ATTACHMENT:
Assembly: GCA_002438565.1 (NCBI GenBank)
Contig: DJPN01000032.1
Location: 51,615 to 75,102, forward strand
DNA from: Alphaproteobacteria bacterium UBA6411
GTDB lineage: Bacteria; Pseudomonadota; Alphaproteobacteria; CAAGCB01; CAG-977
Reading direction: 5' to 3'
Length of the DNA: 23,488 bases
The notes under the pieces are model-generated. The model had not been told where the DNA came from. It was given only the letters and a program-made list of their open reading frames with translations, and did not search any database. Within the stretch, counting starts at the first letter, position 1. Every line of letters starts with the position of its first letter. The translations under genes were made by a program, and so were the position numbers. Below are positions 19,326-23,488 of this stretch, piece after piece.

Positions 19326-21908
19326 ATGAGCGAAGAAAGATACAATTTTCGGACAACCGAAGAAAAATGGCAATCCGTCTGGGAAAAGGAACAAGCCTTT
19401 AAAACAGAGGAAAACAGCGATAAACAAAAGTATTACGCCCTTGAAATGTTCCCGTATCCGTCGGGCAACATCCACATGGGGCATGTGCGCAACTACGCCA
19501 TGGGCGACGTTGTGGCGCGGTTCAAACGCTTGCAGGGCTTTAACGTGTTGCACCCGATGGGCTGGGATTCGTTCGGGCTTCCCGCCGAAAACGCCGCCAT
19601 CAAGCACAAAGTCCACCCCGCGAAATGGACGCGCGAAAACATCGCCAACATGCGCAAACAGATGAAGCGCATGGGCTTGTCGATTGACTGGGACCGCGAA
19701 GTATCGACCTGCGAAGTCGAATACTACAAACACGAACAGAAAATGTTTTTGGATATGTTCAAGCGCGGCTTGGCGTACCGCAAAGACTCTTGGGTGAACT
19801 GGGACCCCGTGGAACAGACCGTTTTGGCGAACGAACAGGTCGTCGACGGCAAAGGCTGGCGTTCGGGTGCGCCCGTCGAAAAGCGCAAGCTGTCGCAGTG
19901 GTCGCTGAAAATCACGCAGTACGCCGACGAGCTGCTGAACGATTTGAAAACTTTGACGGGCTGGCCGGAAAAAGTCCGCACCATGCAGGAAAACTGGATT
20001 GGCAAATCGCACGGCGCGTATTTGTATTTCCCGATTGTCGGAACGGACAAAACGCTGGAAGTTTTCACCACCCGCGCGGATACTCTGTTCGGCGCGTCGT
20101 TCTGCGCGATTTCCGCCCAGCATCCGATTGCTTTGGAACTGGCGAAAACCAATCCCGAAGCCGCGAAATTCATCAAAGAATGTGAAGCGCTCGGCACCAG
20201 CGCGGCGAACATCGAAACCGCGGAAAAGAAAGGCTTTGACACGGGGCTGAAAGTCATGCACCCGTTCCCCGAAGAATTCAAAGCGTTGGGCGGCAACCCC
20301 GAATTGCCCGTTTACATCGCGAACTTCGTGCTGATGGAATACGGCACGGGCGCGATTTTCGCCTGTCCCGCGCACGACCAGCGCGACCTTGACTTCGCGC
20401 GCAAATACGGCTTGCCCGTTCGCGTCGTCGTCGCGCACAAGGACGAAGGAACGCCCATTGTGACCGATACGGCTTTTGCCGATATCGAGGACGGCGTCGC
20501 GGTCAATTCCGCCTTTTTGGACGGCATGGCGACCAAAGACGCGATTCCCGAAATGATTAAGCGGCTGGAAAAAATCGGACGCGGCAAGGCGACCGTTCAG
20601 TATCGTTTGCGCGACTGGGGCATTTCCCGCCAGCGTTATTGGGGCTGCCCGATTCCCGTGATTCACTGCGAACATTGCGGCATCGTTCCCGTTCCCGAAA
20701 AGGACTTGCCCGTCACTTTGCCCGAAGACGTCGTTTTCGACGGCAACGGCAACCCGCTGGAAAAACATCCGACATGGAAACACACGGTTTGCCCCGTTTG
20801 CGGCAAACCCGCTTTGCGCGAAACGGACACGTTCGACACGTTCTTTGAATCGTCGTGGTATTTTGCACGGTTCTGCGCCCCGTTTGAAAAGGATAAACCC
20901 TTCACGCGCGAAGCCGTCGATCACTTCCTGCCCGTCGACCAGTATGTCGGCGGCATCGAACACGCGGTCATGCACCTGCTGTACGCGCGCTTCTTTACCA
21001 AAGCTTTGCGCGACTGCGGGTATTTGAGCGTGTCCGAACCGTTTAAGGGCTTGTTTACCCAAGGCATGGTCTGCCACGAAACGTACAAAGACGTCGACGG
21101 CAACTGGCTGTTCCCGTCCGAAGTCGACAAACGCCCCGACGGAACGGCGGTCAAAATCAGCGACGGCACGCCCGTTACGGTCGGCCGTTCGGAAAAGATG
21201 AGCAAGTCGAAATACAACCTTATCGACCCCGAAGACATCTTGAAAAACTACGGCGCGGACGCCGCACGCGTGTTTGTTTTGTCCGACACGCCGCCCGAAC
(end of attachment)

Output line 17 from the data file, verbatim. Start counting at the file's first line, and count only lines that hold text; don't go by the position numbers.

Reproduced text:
20001 GGCAAATCGCACGGCGCGTATTTGTATTTCCCGATTGTCGGAACGGACAAAACGCTGGAAGTTTTCACCACCCGCGCGGATACTCTGTTCGGCGCGTCGT